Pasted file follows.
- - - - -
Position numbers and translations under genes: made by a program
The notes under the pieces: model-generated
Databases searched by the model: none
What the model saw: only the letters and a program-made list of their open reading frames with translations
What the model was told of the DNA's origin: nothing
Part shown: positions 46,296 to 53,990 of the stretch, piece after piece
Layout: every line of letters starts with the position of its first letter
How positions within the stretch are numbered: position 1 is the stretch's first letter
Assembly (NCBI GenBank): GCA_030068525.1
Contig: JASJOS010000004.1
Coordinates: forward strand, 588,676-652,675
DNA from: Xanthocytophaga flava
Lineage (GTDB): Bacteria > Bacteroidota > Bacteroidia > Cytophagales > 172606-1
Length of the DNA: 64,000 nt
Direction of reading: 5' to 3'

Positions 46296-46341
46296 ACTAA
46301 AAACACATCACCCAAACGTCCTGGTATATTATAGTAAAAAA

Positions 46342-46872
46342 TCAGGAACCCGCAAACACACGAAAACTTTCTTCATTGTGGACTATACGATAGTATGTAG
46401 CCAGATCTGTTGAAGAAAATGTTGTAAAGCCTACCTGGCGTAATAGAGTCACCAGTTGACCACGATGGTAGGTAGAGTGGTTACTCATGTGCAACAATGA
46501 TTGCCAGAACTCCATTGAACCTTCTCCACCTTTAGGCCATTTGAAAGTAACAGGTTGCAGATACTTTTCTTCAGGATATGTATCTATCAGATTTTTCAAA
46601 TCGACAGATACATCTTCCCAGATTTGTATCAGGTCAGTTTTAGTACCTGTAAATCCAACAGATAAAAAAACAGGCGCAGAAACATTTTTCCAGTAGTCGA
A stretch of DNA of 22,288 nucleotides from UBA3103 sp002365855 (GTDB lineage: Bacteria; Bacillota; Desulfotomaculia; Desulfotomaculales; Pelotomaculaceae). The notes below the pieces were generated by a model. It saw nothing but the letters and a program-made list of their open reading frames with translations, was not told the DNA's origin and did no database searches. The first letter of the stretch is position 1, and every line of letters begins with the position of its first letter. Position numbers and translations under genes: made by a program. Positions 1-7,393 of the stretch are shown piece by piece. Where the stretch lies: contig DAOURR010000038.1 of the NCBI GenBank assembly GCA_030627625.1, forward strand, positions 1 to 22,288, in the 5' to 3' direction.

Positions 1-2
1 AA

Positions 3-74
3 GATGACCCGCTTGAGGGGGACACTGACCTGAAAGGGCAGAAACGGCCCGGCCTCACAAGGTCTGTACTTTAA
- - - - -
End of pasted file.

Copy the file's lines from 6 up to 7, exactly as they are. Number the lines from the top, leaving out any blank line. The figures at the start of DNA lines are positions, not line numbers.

Part shown: positions 46,296 to 53,990 of the stretch, piece after piece
Layout: every line of letters starts with the position of its first letter